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Being ultra PC

Being ultra PC
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Being PC, or ‘politically correct,’ is a two-edged sword. Done right, it can help you be accepting and respectful of people with different lifestyles, beliefs, or cultures. But this is one polite habit that can definitely go too far, Parker says. “Many people think being polite is never offending anyone, ever,” she explains. While you should do your best not to be offensive, it isn’t possible to please everyone and being super PC all the time may make you sound affected or patronising. Instead, focus on being a good listener and knowing how to apologise when you do mess up.

Clearing the table when others are eating

Clearing the table when others are eating
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“Clearing up the dirty dishes may seem like a considerate gesture but if others are still eating, it can be perceived as a signal to end the meal or that you’re telling them to leave,” Tsai says. And if you’re not the host, it can even come off as quite rude, as if you think the table isn’t clean or you’re taking over hosting duties. Always wait until people are finished eating and if it’s not your home, ask first if you can help tidy up.

Read on for the etiquette rules we should never have abandoned.

Giving one-word answers

Giving one-word answers
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People worried about oversharing may think they’re being polite by keeping their answers extremely short. But while a concise answer is polite, one-word answers almost never are, Parker says. “Answering just ‘yes’ or ‘no’ can feel curt and dismissive,” she explains. (And this includes electronic communications. A little explanation is always welcome.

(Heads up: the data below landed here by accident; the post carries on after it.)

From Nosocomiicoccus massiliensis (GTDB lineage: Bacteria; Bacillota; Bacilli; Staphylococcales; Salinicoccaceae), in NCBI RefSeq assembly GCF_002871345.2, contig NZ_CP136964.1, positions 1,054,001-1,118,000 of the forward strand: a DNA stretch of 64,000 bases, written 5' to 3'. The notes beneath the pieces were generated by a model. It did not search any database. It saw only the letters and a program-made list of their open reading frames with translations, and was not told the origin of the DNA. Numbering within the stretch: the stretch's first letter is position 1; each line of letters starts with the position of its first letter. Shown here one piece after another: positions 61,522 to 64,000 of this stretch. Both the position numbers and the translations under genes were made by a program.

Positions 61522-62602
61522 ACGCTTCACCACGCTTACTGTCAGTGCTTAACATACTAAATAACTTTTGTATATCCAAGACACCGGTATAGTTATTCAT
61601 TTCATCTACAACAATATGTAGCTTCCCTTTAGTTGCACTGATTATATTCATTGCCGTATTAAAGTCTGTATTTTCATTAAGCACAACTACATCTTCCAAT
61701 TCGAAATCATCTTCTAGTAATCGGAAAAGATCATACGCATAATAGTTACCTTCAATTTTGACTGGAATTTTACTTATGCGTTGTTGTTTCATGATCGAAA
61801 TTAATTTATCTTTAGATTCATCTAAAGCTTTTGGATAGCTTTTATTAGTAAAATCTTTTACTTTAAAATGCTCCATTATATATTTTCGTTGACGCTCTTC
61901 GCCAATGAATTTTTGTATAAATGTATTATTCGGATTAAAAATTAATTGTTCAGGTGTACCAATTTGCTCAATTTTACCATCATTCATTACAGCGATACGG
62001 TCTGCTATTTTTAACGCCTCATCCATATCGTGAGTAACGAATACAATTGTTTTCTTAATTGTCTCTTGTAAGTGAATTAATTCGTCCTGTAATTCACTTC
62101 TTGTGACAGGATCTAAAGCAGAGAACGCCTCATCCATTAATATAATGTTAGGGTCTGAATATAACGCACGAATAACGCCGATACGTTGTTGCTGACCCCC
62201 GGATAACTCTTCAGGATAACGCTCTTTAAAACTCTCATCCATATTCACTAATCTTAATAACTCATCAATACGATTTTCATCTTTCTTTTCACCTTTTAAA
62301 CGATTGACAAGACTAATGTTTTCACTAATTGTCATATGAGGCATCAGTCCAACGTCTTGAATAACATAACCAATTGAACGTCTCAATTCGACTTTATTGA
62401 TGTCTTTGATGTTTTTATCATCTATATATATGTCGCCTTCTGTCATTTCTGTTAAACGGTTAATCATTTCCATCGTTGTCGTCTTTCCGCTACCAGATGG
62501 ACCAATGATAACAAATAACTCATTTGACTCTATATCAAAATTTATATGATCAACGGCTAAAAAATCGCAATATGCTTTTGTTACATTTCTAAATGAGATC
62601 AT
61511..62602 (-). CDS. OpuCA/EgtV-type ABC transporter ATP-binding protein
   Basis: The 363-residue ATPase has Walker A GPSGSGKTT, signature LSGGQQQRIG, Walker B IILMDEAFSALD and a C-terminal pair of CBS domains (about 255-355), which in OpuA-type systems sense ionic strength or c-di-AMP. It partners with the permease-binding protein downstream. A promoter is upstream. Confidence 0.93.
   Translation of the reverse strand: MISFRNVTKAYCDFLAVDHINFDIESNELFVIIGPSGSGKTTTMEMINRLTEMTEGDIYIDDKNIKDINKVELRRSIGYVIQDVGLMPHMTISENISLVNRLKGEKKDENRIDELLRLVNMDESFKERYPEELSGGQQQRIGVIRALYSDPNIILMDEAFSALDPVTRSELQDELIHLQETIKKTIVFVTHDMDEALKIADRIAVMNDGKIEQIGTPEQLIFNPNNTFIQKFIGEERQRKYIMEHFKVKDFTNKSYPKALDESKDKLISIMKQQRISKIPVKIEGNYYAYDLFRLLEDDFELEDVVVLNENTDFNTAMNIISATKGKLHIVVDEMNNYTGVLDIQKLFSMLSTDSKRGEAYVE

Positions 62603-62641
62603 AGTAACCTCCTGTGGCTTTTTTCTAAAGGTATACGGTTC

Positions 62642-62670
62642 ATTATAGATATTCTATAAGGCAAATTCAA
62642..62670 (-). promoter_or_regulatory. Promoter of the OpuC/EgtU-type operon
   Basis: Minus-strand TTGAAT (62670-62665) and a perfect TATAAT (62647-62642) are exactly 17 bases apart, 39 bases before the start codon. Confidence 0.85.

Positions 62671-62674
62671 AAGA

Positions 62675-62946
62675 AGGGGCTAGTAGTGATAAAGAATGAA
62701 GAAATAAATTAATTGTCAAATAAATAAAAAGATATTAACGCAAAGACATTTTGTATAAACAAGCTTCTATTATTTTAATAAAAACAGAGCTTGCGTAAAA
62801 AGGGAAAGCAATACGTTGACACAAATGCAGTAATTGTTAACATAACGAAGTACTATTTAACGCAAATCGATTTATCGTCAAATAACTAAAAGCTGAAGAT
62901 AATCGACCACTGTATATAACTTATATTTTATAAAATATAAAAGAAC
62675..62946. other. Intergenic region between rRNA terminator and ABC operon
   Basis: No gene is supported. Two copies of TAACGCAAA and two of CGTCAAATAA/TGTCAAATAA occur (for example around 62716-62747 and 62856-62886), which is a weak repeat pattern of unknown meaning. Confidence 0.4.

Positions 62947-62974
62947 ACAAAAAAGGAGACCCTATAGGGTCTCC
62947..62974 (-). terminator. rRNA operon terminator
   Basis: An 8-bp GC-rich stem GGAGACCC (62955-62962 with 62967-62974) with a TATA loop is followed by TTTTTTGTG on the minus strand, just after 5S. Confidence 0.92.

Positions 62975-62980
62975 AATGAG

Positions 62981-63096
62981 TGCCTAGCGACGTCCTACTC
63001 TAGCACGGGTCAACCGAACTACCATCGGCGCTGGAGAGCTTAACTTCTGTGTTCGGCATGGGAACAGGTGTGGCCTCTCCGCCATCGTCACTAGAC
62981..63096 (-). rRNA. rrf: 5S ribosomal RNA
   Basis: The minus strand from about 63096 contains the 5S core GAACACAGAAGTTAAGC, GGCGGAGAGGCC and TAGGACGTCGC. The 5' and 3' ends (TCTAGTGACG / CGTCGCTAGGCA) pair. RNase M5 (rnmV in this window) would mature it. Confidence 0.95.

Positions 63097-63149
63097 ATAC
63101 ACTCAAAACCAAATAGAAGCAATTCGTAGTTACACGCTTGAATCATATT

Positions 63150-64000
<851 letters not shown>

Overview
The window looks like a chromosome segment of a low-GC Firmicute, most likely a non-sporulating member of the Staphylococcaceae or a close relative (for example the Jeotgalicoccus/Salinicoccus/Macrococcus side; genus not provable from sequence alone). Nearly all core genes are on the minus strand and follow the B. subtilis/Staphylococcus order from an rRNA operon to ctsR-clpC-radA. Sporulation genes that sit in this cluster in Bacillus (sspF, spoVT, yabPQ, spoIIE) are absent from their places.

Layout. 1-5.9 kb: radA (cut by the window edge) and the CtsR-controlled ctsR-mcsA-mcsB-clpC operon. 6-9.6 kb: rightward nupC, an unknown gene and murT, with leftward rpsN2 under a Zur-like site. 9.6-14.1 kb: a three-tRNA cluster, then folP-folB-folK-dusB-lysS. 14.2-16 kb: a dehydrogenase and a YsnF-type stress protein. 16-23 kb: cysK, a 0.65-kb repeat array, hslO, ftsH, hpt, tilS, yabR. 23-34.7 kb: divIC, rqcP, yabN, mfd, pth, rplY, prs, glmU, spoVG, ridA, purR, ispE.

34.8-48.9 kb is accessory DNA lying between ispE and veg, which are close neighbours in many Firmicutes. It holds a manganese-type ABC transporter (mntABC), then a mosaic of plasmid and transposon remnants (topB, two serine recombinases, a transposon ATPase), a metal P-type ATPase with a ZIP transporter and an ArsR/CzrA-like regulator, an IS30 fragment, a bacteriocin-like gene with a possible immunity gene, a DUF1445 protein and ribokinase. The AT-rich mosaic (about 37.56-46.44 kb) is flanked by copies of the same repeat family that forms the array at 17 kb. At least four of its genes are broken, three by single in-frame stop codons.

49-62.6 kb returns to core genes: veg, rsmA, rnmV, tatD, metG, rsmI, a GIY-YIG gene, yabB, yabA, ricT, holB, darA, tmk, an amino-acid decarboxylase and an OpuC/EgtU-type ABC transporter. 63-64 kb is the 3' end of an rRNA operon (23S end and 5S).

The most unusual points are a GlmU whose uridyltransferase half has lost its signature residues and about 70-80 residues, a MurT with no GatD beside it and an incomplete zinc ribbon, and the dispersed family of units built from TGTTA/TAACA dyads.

Skipping all the small talk

Skipping all the small talk
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Small talk gets a bad rap these days and many people cite small talk as something scary or difficult. So you may think that by skipping the “How are you?” or the “You enjoying this weather?” you’re doing everyone a favour by getting straight to the point. While you shouldn’t obfuscate your answer, there’s a lot to be said for making a little polite conversation first, Parker says. It helps people feel comfortable and establishes a relationship. Just avoid the big no-no’s of politics and religion.

Don’t miss these conversation starters that make you instantly interesting.

Turning down compliments

Turning down compliments
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“You’re so smart!” “Oh no, I’m just a lucky guesser! I’m really a giant idiot!” You may simply be trying to look politely humble by downplaying compliments – and a little self-deprecating humour can be great – but constantly putting yourself down makes you look bad and makes others uncomfortable, Parker says. Learning how to graciously accept a sincere compliment is a polite skill everyone should master, she says.

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Source: RD.com

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